From 1970 to 2010, more than 10 million Mexicans migrated to the US. Now, after decades of rising numbers immigrating to the US, a new demographic trend is playing out: illegal immigration is waning. The Department of Homeland Security said in a 2010 report that the number of immigrants residing unauthorized in the US, 62 percent of whom come from Mexico, has declined from a peak of 11.8 million in January of 2007 to 10.8 million in January of 2010. US Customs and Border Protection also released data showing that the number of those arrested trying to cross the border illegally is is down sharply – by 58 percent since fiscal year 2006. The Pew Hispanic Center, using Mexican government data, estimates that the number of Mexicans annually leaving Mexico for the US declined by 60 percent from 2006 to 2010. Many dispute the reason why. Here are four factors that play a role.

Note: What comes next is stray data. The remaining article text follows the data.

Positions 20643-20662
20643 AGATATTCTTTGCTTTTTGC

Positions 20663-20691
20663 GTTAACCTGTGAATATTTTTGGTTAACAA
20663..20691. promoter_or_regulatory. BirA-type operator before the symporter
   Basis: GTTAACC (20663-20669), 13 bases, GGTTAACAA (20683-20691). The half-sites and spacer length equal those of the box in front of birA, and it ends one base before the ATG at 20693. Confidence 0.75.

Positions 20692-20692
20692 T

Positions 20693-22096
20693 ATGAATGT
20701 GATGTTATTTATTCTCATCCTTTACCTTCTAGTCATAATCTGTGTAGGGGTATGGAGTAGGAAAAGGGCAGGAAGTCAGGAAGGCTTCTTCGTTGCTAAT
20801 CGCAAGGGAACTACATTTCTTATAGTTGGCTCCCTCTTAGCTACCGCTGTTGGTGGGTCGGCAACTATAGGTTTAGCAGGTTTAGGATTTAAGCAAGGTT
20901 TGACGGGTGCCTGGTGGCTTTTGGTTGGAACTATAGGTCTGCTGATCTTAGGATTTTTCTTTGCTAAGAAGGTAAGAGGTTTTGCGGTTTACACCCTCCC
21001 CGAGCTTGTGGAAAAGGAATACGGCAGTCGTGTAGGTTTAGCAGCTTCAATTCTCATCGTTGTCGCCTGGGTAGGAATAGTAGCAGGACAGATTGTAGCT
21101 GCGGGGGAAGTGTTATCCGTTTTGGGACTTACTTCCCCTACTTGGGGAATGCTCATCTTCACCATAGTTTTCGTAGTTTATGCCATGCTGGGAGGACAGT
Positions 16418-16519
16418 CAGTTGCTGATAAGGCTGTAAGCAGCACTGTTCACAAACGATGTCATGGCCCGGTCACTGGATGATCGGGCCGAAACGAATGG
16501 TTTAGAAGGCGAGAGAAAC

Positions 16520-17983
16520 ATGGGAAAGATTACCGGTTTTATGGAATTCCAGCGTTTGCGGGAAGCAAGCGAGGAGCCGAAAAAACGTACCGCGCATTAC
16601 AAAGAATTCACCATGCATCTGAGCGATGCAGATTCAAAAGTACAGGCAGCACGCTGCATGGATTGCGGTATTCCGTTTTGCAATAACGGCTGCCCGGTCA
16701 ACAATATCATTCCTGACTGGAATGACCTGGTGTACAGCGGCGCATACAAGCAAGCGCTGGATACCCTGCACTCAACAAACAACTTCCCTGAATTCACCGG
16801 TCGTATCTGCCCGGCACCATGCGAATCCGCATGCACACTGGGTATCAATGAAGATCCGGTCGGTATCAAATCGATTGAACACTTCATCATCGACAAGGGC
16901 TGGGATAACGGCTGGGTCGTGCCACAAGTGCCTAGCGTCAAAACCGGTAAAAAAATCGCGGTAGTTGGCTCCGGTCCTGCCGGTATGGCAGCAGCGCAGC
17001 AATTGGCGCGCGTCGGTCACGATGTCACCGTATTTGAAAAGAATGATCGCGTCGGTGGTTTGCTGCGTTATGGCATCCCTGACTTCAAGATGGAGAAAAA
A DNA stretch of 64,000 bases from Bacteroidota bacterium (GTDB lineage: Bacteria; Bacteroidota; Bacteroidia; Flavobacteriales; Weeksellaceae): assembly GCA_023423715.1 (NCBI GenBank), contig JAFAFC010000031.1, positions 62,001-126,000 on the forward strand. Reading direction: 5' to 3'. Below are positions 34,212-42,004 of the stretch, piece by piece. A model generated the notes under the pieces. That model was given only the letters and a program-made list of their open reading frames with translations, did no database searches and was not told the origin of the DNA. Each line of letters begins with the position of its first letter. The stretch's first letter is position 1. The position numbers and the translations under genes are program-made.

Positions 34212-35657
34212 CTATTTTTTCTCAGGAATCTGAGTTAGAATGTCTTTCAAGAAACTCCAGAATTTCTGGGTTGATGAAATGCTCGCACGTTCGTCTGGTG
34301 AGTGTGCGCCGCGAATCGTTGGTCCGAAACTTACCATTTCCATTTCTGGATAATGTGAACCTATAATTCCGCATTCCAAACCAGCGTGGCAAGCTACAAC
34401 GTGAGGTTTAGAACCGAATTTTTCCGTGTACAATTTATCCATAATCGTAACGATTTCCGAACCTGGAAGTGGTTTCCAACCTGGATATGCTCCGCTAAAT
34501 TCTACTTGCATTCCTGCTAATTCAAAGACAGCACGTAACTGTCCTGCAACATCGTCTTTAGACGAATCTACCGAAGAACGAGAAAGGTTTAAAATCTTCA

The push to keep Latino students on track for college seems to be paying off. The college enrollment rate for Hispanics is up 20 percent since 2000, narrowing the 'education gap.'
Congress is considering comprehensive immigration reform, including amnesty, work visas, and guest worker programs. What this path to citizenship could mean for 11 million illegal immigrants can be seen in the 1986 amnesty of 3 million legalized in the last major immigration overhaul.
Mexico has a lot at stake, but its government says it does not want to interfere in the domestic decisions of the US.
Advocates for immigration reform should seek support from an unlikely source – evangelical Christians. Their political agenda is broadening as Hispanic congregants – documented and undocumented – increase and pastors speak of immigration as a religious concern.
The Corner Project assists families with relatives in the US, ensuring, for example, that children of migrant workers born in the US are able to register for school or other services in Mexico.
Romney doesn’t grasp that playfully wishing he were Mexican-American is offensive to many Hispanics. His view of the Hispanic electorate seems simplistic and out of touch with the Latino experience. Hispanics do not vote based on ethnicity; we vote on policy.